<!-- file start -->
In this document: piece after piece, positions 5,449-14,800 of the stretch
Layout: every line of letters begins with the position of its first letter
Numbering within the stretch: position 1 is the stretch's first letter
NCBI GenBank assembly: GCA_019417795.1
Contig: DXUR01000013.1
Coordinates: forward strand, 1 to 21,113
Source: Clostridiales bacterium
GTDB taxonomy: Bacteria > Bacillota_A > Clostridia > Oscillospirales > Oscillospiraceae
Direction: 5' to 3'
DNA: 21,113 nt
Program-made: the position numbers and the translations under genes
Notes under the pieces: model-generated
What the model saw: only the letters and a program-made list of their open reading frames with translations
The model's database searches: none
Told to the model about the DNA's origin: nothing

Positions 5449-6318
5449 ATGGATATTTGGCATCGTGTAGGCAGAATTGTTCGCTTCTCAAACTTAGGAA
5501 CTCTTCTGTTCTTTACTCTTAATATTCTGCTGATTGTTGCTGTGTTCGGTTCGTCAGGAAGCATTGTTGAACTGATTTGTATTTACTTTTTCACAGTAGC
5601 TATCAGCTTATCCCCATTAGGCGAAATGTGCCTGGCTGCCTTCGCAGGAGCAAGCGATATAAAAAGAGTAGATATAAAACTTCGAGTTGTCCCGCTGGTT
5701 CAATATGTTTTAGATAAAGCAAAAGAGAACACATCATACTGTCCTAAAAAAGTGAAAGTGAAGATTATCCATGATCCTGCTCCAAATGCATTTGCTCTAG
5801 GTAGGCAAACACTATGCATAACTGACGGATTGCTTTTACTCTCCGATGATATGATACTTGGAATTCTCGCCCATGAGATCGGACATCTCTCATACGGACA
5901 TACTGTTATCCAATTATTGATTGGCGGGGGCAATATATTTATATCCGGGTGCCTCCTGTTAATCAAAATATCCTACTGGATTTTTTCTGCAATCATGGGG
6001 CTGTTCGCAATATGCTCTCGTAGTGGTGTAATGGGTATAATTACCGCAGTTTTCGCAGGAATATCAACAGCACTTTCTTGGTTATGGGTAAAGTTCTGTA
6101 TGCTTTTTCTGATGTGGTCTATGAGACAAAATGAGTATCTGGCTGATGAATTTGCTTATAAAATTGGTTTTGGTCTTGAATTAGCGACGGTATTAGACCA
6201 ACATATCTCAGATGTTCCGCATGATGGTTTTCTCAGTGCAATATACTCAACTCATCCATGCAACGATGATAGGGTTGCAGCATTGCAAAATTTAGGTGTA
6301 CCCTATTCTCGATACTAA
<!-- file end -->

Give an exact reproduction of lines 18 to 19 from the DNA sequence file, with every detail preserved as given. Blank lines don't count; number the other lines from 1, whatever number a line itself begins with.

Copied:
5501 CTCTTCTGTTCTTTACTCTTAATATTCTGCTGATTGTTGCTGTGTTCGGTTCGTCAGGAAGCATTGTTGAACTGATTTGTATTTACTTTTTCACAGTAGC
5601 TATCAGCTTATCCCCATTAGGCGAAATGTGCCTGGCTGCCTTCGCAGGAGCAAGCGATATAAAAAGAGTAGATATAAAACTTCGAGTTGTCCCGCTGGTT